I wanted to write something about a bike hire scheme, but had to go to London to do it. The Cardiff scheme, for which Cardiff was in the vanguard for once, has quietly closed and the unusual rod-driven bikes have been given away. Evidently, the unusual idea of "trialling" the scheme with a handful of docking stations and less than 100 bikes turned out to be less successful than the experiences of some other major European Cities who have tried something similar. Like Barcelona, for instance, where they dumped 1000's of bikes and 100's of docking stations on the city virtually overnight. Can you spot the difference?
14 March 2012
8 March 2012
|Photo: HS2 Ltd|
6 March 2012
5 March 2012
23 February 2012
1 February 2012
- Repeat what someone told you without any conceptual questioning of the principles;
- Secretly recognise that you will polarise views completely amongst your audience;
- Stand back and admire your blooming comment/page view statistics as irate readers vent their spleens.
29 January 2012
I was fortunate to be able to spend the weekend in London, attending the first Cycling Embassy of Great Britain policy bash (#CEoGBBash on Twitter) where we discussed many and varied topics and covered a wide range of issues relating to our desire to see gold standard cycling infrastructure which will enable all sorts of people to take advantage of the simple wonder of riding a bike from here to there.
As well as the fascinating debates and conversations, it was also rewarding to be able to put faces to names, and associate those faces with twitter handles and blogs. It certainly is a powerful tool this interweb thingy, but never more so than when it is enabling people to get together in a room and make plans.
We began with a quick reminder of the Embassy tour of the Netherlands last year, when some lucky souls got the chance to sample this advanced cycling culture at first hand - surely something we wish many more policy makers and engineers from this country were able to do. Then, we began to set out the themes and key issues that would occupy us for the weekend. It was determined that we should break into two main groups, one looking at infrastructure issues and the other looking at policy matters. Each group was tasked with exploring the themes identified earlier and cross reporting after the regular discussion sessions. It is the aim that the written-up results of these discussions will find their way onto the Embassy Wiki shortly, for wider debate and consultation.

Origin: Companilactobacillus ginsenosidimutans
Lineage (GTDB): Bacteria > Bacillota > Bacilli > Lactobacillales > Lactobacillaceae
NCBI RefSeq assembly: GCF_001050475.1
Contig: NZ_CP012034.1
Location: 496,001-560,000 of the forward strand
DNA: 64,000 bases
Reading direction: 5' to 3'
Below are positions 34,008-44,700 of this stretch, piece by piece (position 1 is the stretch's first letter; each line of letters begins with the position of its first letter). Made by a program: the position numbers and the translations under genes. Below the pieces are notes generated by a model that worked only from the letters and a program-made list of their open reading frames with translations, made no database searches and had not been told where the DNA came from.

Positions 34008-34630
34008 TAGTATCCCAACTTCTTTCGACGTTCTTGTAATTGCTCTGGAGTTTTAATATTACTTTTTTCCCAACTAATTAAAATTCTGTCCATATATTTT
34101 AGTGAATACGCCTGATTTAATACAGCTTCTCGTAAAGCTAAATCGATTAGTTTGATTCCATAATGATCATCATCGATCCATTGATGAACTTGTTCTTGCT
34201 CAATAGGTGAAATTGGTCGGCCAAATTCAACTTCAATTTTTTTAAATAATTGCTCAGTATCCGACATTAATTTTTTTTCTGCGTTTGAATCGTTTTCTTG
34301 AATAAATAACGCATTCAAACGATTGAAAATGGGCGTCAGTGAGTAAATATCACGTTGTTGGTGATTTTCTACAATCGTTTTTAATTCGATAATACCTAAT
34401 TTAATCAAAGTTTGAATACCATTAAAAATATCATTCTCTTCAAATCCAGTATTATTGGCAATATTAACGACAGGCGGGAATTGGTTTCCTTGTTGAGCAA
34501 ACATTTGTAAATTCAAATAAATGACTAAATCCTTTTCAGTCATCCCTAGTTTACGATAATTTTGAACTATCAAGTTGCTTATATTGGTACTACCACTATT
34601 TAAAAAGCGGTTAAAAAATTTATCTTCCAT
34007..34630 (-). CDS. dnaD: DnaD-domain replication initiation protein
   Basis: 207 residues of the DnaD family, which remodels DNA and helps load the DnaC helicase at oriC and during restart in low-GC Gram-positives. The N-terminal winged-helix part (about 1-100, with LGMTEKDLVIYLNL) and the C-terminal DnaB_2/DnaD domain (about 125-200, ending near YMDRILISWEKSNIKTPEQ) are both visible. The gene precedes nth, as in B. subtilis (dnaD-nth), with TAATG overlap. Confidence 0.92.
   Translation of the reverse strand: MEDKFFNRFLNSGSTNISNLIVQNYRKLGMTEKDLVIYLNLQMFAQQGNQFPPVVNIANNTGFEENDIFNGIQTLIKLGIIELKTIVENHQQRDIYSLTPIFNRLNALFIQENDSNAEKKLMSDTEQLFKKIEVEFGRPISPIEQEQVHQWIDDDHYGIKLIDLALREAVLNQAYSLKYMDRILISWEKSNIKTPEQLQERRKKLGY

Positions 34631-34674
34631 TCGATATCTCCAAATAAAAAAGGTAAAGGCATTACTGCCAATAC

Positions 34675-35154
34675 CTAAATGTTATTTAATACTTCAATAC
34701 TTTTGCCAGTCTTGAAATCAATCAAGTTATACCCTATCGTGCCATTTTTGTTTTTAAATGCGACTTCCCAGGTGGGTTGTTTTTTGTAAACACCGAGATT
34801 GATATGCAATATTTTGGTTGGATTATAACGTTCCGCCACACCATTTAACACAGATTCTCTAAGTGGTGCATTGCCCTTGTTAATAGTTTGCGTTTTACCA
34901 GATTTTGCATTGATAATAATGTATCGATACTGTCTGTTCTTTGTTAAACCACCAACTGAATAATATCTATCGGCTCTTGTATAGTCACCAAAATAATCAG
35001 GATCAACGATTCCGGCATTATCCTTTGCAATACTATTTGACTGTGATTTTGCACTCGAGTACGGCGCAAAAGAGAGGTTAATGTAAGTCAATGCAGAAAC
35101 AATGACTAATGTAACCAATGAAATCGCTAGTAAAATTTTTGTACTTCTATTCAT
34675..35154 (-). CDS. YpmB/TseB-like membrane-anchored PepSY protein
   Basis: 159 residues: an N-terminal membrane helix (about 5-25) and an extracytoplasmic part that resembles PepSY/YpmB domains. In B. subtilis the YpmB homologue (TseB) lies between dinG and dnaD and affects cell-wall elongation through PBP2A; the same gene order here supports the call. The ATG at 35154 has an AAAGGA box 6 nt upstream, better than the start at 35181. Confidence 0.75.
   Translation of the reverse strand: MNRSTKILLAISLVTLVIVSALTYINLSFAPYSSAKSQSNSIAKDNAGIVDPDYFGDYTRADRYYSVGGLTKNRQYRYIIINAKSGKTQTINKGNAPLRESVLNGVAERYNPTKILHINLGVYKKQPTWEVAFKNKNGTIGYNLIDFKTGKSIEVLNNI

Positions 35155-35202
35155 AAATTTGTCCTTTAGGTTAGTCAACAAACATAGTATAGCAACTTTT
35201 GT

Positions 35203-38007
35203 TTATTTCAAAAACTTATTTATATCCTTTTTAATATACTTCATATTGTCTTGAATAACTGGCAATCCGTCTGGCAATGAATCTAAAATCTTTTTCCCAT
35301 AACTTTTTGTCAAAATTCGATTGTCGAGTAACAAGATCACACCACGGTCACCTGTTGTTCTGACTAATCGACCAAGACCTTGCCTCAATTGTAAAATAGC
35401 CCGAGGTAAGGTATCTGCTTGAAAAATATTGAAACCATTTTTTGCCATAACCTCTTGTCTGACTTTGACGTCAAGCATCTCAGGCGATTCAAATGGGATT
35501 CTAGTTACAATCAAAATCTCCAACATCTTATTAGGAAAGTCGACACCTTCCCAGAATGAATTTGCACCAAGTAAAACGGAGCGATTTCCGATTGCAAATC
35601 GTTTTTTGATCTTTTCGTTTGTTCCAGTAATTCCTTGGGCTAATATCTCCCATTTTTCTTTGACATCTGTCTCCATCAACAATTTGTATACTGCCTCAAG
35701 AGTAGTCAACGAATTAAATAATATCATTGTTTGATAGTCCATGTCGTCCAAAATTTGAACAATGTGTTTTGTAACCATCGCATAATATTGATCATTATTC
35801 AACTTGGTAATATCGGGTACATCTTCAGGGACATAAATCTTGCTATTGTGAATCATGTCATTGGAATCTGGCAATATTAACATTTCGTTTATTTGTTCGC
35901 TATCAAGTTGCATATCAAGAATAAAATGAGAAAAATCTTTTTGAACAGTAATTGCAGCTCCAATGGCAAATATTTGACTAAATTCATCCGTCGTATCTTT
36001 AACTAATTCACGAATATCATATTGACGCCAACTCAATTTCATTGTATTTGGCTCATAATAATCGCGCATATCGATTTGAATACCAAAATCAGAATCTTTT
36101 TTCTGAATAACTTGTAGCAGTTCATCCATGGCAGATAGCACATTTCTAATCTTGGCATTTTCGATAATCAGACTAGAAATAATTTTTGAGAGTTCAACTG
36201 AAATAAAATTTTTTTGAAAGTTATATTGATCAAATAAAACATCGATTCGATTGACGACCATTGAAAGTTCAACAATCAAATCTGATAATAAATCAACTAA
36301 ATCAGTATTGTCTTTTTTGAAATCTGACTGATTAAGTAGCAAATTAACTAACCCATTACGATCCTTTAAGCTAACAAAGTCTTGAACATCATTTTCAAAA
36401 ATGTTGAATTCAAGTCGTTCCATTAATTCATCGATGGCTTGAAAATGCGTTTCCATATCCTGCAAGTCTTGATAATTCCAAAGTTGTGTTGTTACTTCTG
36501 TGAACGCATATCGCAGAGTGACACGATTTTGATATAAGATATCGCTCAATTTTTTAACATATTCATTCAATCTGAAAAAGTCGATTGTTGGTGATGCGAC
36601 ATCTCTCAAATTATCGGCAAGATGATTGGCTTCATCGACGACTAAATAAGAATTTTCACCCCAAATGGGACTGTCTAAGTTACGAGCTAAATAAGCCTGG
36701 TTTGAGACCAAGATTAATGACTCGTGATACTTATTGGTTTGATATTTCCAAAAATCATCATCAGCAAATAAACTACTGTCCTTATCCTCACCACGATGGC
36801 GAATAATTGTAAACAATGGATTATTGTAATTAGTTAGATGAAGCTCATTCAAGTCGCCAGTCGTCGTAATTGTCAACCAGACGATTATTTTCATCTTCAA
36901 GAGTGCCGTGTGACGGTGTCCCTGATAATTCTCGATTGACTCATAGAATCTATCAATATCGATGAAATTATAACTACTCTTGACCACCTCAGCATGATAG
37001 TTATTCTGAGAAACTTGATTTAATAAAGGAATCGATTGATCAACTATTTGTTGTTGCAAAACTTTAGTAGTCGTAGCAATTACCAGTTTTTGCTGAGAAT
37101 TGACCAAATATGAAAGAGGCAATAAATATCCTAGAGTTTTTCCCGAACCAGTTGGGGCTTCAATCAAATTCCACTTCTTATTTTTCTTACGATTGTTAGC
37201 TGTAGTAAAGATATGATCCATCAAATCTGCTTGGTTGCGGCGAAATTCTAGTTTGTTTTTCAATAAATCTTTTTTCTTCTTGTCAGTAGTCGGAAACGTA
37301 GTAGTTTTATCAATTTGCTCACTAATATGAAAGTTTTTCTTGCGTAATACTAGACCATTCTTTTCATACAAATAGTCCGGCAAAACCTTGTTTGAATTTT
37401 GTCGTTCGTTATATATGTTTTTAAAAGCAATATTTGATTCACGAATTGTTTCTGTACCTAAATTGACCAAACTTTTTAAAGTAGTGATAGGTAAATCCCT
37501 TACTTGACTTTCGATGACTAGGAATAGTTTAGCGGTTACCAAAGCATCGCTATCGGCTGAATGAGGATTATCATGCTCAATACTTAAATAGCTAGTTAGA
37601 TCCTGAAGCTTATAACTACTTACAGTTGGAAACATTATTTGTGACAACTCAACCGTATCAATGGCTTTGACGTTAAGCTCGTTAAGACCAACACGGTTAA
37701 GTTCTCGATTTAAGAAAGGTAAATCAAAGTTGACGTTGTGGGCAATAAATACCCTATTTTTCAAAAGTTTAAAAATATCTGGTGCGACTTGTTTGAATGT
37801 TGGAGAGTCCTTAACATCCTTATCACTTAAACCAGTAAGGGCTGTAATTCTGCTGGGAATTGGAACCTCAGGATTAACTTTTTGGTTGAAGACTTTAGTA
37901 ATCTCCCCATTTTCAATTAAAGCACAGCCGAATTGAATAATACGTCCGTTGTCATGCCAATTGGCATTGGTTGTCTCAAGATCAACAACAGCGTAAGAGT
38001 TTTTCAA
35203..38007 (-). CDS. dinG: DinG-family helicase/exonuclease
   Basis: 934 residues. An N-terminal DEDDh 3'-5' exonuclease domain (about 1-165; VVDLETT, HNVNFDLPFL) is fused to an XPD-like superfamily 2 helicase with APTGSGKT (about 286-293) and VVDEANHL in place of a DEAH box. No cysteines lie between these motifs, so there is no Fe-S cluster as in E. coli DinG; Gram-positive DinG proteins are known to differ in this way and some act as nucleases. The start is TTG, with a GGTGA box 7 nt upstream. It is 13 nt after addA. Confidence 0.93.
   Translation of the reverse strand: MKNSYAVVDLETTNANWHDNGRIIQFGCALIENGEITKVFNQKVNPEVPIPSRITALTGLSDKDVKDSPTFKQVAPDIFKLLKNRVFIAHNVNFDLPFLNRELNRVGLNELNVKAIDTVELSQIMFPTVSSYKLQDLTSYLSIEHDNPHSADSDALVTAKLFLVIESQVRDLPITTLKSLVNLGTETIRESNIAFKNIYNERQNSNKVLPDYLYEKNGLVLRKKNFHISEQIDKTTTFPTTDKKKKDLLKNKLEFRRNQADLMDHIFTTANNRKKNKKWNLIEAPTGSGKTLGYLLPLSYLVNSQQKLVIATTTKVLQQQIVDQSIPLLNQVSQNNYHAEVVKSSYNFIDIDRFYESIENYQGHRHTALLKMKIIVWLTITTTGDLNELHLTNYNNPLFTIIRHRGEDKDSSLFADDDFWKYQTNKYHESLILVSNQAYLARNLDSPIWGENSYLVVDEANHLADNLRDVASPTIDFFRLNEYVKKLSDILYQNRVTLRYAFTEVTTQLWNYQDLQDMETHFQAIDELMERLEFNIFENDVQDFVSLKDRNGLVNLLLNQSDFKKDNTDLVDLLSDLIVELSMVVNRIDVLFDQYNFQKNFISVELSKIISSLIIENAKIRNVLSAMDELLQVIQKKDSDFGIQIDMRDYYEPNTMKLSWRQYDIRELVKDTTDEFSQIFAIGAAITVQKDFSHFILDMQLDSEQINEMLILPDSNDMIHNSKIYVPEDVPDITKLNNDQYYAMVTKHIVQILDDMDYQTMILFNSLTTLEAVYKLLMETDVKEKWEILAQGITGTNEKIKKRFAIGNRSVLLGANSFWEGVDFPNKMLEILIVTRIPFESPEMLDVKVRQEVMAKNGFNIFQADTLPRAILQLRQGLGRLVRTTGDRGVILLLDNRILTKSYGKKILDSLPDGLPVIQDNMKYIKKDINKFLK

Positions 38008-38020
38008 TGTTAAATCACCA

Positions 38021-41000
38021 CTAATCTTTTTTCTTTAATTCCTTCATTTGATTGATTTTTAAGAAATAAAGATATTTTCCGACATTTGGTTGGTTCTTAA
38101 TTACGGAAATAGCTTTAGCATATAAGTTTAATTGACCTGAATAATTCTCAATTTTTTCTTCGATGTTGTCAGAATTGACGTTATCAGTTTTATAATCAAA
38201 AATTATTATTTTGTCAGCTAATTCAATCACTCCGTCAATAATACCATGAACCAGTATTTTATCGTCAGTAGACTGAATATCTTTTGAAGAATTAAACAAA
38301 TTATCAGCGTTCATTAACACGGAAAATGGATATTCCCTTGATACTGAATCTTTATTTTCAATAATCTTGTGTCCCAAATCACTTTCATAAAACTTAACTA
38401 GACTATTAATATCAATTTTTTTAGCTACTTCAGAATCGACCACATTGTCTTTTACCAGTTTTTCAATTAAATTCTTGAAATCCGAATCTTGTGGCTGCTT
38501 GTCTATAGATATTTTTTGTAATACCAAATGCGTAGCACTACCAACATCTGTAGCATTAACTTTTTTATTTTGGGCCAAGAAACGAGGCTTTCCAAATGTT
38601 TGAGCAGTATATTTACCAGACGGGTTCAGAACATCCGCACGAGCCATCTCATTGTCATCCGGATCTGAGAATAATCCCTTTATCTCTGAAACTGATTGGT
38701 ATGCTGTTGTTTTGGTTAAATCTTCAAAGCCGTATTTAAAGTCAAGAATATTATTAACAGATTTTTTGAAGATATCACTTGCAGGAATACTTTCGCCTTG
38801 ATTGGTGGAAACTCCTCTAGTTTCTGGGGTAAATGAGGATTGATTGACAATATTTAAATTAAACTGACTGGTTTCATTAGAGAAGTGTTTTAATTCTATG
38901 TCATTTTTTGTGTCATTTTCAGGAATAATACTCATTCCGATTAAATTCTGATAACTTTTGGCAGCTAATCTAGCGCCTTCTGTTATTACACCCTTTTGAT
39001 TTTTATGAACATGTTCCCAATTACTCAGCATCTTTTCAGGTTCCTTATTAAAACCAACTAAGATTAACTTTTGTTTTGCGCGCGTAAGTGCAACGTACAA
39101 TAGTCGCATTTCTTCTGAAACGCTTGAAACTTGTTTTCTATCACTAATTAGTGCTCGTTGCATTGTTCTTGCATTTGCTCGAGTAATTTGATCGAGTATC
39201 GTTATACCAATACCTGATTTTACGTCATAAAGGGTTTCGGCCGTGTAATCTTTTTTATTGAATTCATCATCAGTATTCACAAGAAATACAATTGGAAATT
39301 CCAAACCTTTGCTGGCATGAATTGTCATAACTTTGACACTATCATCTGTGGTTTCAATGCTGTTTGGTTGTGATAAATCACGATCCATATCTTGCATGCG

Highlights of the weekend for me were, in no particular order of importance, the inspitational summary of Embassy aims and ambitions for getting our message out there, delivered in style by Mark Ames of ibikelondon, and the eye-opening infrastructure design session that resulted in a phased proposal for creating separated cycling infrastructure around a typical UK roundabout. And of course the plenary session in the pub on Saturday night, where the real work was done.
However one idea really stood out for me, biased of course as I am, which is that design is the solution to so many questions - be it setting out a cycling network to inform decisions about what and where infrastructure is required or in understanding how spaces can be used or occupied. Making good design decisions and following a recognised process of carrying out your analysis, formulating a strategy, creating a concept and setting that within a framework which you rigourously test is such a strong approach and I am grateful for my architectural training which has equipped me to think in such a way.
I return to Cardiff tired but energised, thoughtful and re-enthused. I look forward to seeing some of the great ideas we had come to fruition and forsee a strengthening of networks and the relationships made.
23 January 2012
The Brompton got a polish this weekend, and some overdue oiling and easing. This is because it is going up to Town with me this weekend for a bit of a bash;
and for some old fashioned reason I felt it ought to look nice. Don't want to let the Embassy down.
The only downside here is that I bought some 3-in-1 oil , mostly for nostalgic reasons, only to be sorely let down when I realised it now comes in a plastic container, not a tin can as I remembered from my youth. So no nice "plink" noise when applying. Bah.
11 January 2012
|Harris Hackers Cutting a Dash at the National Museum|
8 January 2012
|Bike advertising in Cardiff|